If at first you don’t succeed, go to court. On September 16, 2005, Sprawl-Busters reported that town officials in Rotterdam, New York had rezoned land in the Burdeck Street area from “general commercial” to “corporate commercial”, which would prevent its use for big box retailing, thus killing a proposed Wal-Mart supercenter in that location. Rotterdam already has a Wal-Mart discount store, which would likely be closed if the larger format store is built. The landowners, who are local business people, appealed the rezoning in court, and a judge in the state’s Supreme Court ruled that the town had not properly filed an amended map with the county, and had relied on an old environmental review of the parcel. The rezoning was overturned. By February of this year, Wal-Mart had returned for a second time with plans to construct a 208,411 s.f. superstore. Town officials continued to push for a building moratorium to give the community a chance to rewrite its comprehensive land use plan, and use this land to attract technology spin-off companies. At one point during the debate, Steven Tommasone, Town Supervisor, announced an agreement for zoning property located in the I-88/Exit 25-A corridor. Tommasone said, “Rotterdam Town Republicans are 100 percent in support of preserving and protecting Rotterdam’s quality of life. To protect that quality of life, we have reached consensus in preventing big box retail development along the I-88/Exit 25-A corridor.” He noted that officials had “consistently heard the outcry of residents concerned with overdevelopment and protecting our town’s quality of life.” Tommasone explained that the Corporate Commercial Zone would ” provide a broad range of uses from parks and green space, to office parks and technology hubs. However, this does not allow for big box retail development.” As a result of the litigation, Rotterdam spent $15,000 in the first court case, and an appeal would add to that. If the town board issues a 12 month moratorium on large developments, it would give Rotterdam the time needed to update its land use plan, and properly design the rezoning. Local residents in Rotterdam gave Sprawl-Busters the following update this week: ” A year ago April, the PR people from Wal-Mart met with the residents of Rotterdam New York to discuss a proposed super center in the most rural area of town. It would be located on a “triangle” as we call it. On the corner of Burdeck St. and Princetown Road, very near an elementary school, a church and just a few hundred feet away a railroad track that crosses Burdeck St.. Our town can barely handle the traffic now — not to mention all of the other negative effects Wal-Mart brings with it. Last year we marched, had lawn signs and were at every town meeting, which was packed to over capacity. The two land owners who are selling the land to Wal-Mart are long time small business people, who have also lived in this town forever. It became a political matter as well. It was an election year. We were promised “no Wal-Mart”. Well, we elected the “promise” and the landowners took Rotterdam to court and won. Rotterdam is appealing….and we are just waiting. Rotterdam already has a smaller Wal-Mart, which we know will close if the super center comes in, so that will leave an empty building.”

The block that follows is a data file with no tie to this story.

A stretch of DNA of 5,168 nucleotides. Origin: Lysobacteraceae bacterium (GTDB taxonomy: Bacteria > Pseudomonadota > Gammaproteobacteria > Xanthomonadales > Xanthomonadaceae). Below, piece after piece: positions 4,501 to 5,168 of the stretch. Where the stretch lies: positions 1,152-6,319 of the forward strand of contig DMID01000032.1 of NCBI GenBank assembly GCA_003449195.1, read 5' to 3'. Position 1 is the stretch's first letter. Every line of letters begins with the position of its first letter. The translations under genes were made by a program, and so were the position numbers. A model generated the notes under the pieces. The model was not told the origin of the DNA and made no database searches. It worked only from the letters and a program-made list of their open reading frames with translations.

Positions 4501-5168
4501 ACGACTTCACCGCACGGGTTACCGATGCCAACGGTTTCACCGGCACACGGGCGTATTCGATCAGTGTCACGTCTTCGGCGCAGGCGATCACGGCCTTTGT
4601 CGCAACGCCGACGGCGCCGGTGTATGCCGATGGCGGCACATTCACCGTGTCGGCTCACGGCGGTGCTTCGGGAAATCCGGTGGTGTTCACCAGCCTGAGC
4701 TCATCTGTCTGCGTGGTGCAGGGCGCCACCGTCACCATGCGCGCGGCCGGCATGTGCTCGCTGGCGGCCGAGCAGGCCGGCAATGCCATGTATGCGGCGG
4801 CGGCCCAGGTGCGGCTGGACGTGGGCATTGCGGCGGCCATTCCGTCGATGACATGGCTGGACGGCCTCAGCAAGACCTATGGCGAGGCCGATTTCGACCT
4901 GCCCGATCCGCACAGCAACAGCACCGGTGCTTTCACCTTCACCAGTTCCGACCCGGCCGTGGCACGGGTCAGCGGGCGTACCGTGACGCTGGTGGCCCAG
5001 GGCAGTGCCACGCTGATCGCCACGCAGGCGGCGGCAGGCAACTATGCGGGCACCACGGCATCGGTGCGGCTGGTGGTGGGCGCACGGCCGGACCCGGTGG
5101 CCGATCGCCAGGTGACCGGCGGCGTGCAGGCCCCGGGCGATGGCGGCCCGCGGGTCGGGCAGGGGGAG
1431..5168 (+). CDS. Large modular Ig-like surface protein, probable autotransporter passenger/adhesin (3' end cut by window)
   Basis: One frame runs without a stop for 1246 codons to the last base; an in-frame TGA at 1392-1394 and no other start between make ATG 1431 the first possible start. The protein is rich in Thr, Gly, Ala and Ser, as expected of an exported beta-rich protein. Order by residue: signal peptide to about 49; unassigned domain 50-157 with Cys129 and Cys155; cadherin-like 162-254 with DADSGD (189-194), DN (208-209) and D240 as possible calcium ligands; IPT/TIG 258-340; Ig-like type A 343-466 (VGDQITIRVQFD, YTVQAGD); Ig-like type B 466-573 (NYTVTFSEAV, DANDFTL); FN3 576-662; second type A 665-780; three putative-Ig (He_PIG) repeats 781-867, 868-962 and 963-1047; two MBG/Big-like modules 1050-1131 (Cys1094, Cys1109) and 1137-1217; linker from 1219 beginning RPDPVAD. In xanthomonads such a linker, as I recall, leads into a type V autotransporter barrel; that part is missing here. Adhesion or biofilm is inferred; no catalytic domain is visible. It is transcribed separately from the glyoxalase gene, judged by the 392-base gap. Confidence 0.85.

The Rotterdam rezoning was rejected by the court on what one newspaper called “a technicality.” The rezoning itself was legal, but the process the town used was flawed, the courts said. The town disagrees, and may pursue its legal rights. At least two strong citizens’ groups have been fighting this plan. For more information, go to www.RotterdamNY.info, or www.saverotterdam.org.